Joe Biden says he stands ‘squarely’ behind his decision to pull US troops out of Afghanistan

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Joe Biden says he stands ‘squarely’ behind his decision to pull US troops out of Afghanistan
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Joe Biden has said he stands “squarely” behind his decision to pull US troops out of Afghanistan, and that the government’s collapse was quicker than anticipated.

US President Biden traveled back to Washington from the Camp David presidential retreat to speak from the East Room on Monday.

He said: “I will not repeat the mistakes of the past”, adding that America’s mission was never about “nation building” but preventing a terror attack on US soil.

In a televised address, a defiant Biden said: “American troops cannot and should not be fighting in a war and dying in a war that Afghan forces are not willing to fight for themselves.

“We spent over a trillion dollars. We trained and equipped and Afghan military force of some 300,000 strong. Incredibly well equipped. A force larger than the militaries of some of our Nato allies.

“We gave them every tool they could need. We paid their salaries, provided for the maintenance of their air force, something the Taliban doesn’t have. We provided close air support. We gave them every chance to determine their own future.

“We could not provide them with the will to fight for that future.

“If Afghanistan is unable to mount any real resistance of the Taliban now, there is no chance that one year, five more years or 20 more years, US military boots on the ground would have made any difference.

“That is what I believe to my core.

“It is wrong to order American troops to step up when Afghanistan’s own armed forces would not.”

It was his first public remarks on the Afghanistan situation in nearly a week.

Biden and other top officials had been stunned by the pace of the Taliban’s swift routing of the Afghan military.

Biden said the crisis unfolding in Afghanistan is “gut-wrenching” for US veterans who fought there over the past 20 years.

At Kabul’s airport at least seven died on Monday as thousands tried to flee the country after the Taliban’s takeover.

Some fell to the death after clinging to a departing American military transport jet.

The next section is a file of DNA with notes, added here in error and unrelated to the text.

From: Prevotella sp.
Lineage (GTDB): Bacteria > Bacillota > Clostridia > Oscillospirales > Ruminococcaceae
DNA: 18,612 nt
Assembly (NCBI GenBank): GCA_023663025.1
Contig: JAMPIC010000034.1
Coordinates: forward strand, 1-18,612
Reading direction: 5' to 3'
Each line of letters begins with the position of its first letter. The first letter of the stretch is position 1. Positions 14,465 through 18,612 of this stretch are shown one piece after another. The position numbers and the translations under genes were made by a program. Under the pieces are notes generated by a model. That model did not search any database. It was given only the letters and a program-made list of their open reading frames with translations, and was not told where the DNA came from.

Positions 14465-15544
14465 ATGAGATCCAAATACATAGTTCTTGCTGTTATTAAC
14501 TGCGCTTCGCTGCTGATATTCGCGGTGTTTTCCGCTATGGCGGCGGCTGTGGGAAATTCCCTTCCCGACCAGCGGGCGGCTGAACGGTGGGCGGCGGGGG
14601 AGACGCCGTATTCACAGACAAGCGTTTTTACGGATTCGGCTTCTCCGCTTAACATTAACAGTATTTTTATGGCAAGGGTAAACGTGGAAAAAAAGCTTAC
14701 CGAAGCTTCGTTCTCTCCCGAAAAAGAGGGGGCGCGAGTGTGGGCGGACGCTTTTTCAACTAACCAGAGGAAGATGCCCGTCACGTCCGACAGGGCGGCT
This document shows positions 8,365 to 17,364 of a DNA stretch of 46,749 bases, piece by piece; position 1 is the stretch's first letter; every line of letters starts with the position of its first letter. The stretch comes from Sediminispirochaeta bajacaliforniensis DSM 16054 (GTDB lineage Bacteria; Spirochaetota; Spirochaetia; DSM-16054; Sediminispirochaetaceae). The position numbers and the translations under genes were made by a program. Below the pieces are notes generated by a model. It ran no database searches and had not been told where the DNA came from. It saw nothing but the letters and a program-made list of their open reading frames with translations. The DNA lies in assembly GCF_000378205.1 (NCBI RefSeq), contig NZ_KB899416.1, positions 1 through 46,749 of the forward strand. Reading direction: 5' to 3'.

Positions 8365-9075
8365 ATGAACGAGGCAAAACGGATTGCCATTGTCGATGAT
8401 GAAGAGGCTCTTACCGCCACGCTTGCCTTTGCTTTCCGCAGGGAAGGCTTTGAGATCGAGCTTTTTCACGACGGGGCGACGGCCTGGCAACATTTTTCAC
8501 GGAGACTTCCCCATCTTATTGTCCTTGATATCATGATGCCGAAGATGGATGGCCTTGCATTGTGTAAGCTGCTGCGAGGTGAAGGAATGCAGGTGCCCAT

The Pentagon confirmed US forces shot and killed two individuals it said were armed.

Biden ordered another battalion of about 1,000 troops to secure the airfield which was closed to arrivals and departures for hours.

The speed of the Afghan government’s collapse and the ensuing chaos posed the most serious test of Biden as commander in chief.

He came under withering criticism from Republicans who said that he had failed.

Chaos at Kabul airport (AP)
Chaos at Kabul airport (AP)

Biden campaigned as a seasoned expert in international relations and has spent months downplaying the prospect of an ascendant Taliban.

He argued Americans of all political persuasions had grown weary of a 20-year war.

Meanwhile, a further 200 UK troops are to be sent to Kabul to evacuate British citizens and local allies from Afghanistan.

Foreign Secretary Dominic Raab said he would not rule out sanctions if the Taliban did not honour its commitments over human rights.

The move brings the total number of troops sent to the capital to urgently deal with the crisis to about 900.

Raab tonight called for international coordination to prevent Afghanistan being used as a base for terrorist groups and a wider approach to ease the plight of the Afghan people.

Biden remained at Camp David over the weekend, receiving regular briefings on Afghanistan and holding secure video conference calls with members of his national security team, according to senior White House officials.

His administration released a single photo of the president on Sunday alone in a conference room meeting virtually with military, diplomatic and intelligence experts.

Biden was briefed again by his national security team on Monday before returning to Washington.

He is the fourth U.S. president to confront challenges in Afghanistan and has insisted he wouldn’t hand America’s longest war to his successor.

Presidents Barack Obama and Donald Trump also yearned to leave Afghanistan but ultimately stood down in the face of resistance from military leaders and other political concerns.

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